Tanjiro's first battle is certainly impressive. The thrilling set-piece takes place in a forest during a blizzard, with slick, well-choreographed action and a constantly moving 'camera' , it's really quite something to behold. And Demon Slayer is starting just as it means to go on.

This first battle is with a human foe- things step up a gear when he begins his training and starts actually fighting demons themselves. There are exciting action sequences throughout the series, as Tanjiro meets more Corps members and tries to find the high-ranking demon who killed his loved ones. Tanjiro fights increasingly powerful demons in flashy and kinetic fights as he tries to gain entry to the secret society

Nezuko's refusal to eat human flesh seems pretty much unique among demon-kind and Tanjiro's protection of her sees him at odds with the top brass of the Corps- so he often has to fight fellow slayers and demons alike. The bond between Tanjiro and Nezuko is the real beating heart of the show. It's refreshing for the central love story to be a sibling relationship and not a romantic one. Eventually, Nezuko is even able to fight alongside her brother.

It's not only the violence that makes this feel different from the rest of its Jump predecessors. It also often has a much more serious, darker tone. It's not completely void of humour exactly, but it's less prominent here than you would see in something like  My Hero Academia or Full Metal Alchemist for example- at least at first. Tanjiro is a rather serious, earnest young man, far removed from the goofball heroes of One Piece or Naruto. Nezuko is basically mute, too so most of the comedy has to come from other characters we gradually meet throughout the series.

It has a fairly relaxed pace, and much of the wider cast is not introduced until towards the end of the series. The cast isn't quite as full of wacky characters as your classic anime (yet) but they do add a bit more variety and extra colour to proceedings- even if we'll have to wait to later seasons to know what they really bring to the table.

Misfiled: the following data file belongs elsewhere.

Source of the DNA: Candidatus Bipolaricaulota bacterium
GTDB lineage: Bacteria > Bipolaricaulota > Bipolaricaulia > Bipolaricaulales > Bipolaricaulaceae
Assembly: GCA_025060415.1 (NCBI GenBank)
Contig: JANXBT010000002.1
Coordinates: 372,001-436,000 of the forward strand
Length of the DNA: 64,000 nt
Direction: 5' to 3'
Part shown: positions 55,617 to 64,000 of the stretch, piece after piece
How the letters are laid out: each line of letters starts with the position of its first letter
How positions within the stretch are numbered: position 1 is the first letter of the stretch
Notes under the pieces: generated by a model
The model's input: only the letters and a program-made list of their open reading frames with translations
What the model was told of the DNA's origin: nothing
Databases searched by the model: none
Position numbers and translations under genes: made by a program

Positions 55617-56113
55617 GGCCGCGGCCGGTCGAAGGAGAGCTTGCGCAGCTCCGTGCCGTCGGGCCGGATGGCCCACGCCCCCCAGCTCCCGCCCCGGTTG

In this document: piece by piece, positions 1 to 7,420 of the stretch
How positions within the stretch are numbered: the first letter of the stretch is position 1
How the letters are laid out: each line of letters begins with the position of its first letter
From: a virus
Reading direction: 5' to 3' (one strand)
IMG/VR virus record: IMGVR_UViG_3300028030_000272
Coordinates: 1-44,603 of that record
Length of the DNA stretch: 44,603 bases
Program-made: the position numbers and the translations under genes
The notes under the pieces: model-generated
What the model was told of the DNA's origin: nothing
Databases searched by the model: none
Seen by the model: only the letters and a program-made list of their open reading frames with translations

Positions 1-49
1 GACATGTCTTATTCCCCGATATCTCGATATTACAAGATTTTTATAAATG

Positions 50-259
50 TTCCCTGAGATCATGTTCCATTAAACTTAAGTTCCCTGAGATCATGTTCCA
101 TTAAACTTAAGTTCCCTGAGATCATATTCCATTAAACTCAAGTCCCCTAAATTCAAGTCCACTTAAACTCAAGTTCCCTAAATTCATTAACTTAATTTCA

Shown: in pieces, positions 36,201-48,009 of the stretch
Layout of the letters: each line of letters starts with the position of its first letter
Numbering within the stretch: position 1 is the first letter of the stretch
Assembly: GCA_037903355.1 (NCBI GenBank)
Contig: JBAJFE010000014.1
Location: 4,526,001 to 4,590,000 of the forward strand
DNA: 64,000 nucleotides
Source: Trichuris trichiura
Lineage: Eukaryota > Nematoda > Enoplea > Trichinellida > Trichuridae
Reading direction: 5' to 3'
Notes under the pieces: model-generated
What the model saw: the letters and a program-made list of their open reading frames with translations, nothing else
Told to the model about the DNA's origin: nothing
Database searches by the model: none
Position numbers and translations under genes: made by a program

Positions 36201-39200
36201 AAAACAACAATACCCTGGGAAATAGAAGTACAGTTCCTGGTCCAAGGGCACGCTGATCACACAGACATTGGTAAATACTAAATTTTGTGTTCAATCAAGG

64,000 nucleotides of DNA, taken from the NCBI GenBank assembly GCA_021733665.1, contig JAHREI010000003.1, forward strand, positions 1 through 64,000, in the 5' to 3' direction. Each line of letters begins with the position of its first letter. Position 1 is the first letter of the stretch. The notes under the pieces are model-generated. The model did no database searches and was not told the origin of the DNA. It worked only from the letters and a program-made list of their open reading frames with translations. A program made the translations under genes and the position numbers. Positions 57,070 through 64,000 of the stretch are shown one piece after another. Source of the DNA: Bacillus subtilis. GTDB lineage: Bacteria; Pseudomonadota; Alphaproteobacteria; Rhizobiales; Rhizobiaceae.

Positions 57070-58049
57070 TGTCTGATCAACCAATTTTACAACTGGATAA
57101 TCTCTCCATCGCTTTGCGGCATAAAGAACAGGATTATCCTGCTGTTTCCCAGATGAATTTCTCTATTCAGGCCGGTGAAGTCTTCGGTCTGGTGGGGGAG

The setting of the series also adds some novelty. With traditional dress and weapons, the series does also have a sort of timeless quality. As the series begins, it could easily take place at some point in Japan's feudal history. But it's only when later we visit a city and encounter more modern tech such as early automobiles and trains that it's obvious that this isn't samurai-era Japan. 

Notable by its absence, however, is fan service. Its characters are generally appealingly designed and attractive enough but the female characters are not really overly sexualised or pneumatically designed like so many of its Shonen Jump predecessors.

If you are a veteran anime fan, you'll notice that beneath the surface trappings, at heart it does stick pretty closely to the classic Shonen Jump template. A hero on a quest to become the best (insert thing here) in the world- only this time it's a Demon Slayer instead of pirate, ninja, superhero, Soul reaper or whatever. 

But it's a tried and tested formula for a reason. It doesn't exactly reinvent the wheel- its concept isn't anything we haven't seen before. However, it's just executed so well that it makes for a highly enjoyable, frequently thrilling watch. And with the season finale leading directly into the movie (or the recently concluded Mugen Train TV arc) it's clear this is one series that's only just getting started.



IN A NUTSHELL: Its bleak, harder-edged world isn't for the faint of heart but Demon Slayer is a dark delight.